CIO Straight Talk - Issue 4 - 40
These managed services deals are significant in size,
according to Schonenbach, from $100 million to $500
million, and the customers that pursue them are looking to
cut costs by at least 20% to 30%. "It's an easy number to
communicate to the market, but what comes with that is
risk because you don't own the process anymore," Schonenbach says.
Clients who pursue the managed services model must
spend more time up front mapping out the scope of the deal
and the desired outcomes in the contract. Some "are going
through them too fast, which creates a lot of ambiguity,"
says Schonenbach. "You need to spend enough time
together to create a mutual understanding."
The biggest risk, however, is that the client will continue
to treat a managed services arrangement like a staff
augmentation project, failing to give the supplier the
flexibility required to deliver the promised savings. These
relationships also require strong senior management
support in the initial phases. "It can't be a bottom-up type of
engagement, because there's too much resistance to this
kind of change," says Schonenbach.
Managed services make most sense in operational areas,
like application maintenance. Application development,
however, may not be a good fit, because these are often
one-off projects rather than ongoing processes.
While still in the early days, there have been a number of
large deals in this space in Europe, says Schonenbach.
CEO, Trestle Group
"Everyone is looking to
see how effective
managed services will be
for both parties."
2. Betting on Business Outcomes
When it comes to outcome-based pricing, outsourcing
customers are increasingly interested in business - rather
than basic technology - results. "It gives everyone a chance
to benefit from that linkage of the value of what's paid to the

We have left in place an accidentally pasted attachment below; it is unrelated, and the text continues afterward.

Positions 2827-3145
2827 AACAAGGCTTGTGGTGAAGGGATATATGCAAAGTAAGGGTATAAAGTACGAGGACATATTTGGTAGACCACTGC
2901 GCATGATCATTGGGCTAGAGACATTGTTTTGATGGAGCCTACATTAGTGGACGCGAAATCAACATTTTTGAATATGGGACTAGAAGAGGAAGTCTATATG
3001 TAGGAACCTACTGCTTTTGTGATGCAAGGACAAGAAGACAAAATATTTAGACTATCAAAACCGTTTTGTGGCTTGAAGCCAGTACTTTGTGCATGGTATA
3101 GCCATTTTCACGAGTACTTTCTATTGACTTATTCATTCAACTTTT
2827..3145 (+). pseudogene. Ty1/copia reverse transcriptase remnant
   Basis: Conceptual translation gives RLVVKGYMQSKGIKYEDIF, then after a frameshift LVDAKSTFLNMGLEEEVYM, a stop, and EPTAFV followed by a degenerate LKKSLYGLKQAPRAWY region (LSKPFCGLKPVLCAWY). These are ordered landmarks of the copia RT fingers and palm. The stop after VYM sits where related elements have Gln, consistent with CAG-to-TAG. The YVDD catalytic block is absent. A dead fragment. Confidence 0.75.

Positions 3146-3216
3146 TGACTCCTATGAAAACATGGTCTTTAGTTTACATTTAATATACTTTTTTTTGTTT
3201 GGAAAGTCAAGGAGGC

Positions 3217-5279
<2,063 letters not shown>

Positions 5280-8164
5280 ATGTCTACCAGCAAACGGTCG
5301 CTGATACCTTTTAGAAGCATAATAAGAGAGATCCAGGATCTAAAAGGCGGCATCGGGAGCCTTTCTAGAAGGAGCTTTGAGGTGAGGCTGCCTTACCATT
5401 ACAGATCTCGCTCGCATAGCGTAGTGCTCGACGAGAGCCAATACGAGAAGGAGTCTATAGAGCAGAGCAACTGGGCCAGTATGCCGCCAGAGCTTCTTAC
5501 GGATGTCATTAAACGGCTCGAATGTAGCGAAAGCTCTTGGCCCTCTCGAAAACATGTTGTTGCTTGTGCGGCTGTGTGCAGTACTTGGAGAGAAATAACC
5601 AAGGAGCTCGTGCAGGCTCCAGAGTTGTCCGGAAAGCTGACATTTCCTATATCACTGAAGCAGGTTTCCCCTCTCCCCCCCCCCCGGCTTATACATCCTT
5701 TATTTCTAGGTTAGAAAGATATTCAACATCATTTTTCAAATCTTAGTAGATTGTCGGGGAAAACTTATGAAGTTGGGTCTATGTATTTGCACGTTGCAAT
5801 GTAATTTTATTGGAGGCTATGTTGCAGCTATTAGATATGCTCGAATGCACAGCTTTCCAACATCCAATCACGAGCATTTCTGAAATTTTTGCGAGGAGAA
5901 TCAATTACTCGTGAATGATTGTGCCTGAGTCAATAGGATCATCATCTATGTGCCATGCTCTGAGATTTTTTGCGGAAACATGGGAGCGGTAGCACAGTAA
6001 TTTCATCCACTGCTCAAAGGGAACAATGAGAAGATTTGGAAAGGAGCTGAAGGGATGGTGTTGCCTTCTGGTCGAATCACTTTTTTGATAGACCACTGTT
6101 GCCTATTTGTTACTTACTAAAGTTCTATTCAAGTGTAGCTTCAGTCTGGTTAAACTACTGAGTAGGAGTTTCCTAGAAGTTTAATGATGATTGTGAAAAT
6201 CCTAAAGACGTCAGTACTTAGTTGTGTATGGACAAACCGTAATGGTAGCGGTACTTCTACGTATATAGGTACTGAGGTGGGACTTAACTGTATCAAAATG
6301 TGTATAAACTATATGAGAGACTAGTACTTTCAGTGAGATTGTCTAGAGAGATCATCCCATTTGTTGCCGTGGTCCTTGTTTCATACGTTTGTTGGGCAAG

vendor to the value that the client receives," says Ben Trowbridge, the founder and Chairman of outsourcing consultancy Alsbridge. "If you can get those two to sync up, it's just
It's a challenge for both buyer and seller to define what
those outcomes are prior to signing the contract, but early
adopters and BPO providers are hard at work in this area.
Providers who already have a business processing auto
claims, for example, have a distinct measure of what it takes
to process an insurance claim. "They've got a situation
where they control the outcomes and it's easier for them to
control the prices," says Trowbridge. "And everyone understands the metrics and pricing structures."
That's not often the case. In an environment where
clients want to move the procurement process along as fast
as possible, some are reluctant to give bidding vendors the
time to figure out individual business-outcome-based
pricing. And a vendor with 100 customers may not want to
take the time to develop distinct outcome-based pricing for
The client needs to take the time to make sure it wants to
head in this direction; the provider needs time to get the
metrics and pricing right. "Sometimes the desire is there,
but the metrics just aren't available," says Trowbridge.
Other times, business-outcome-based pricing just makes no
sense - say, if you're buying 100 images of server capacity.
44 CIO Straight Talk
Founder and Chairman,
"It takes a sophisticated
seller and buyer to
understand the outcomes.
Both have to want to do it,
and both have to want to
devote the time to do it."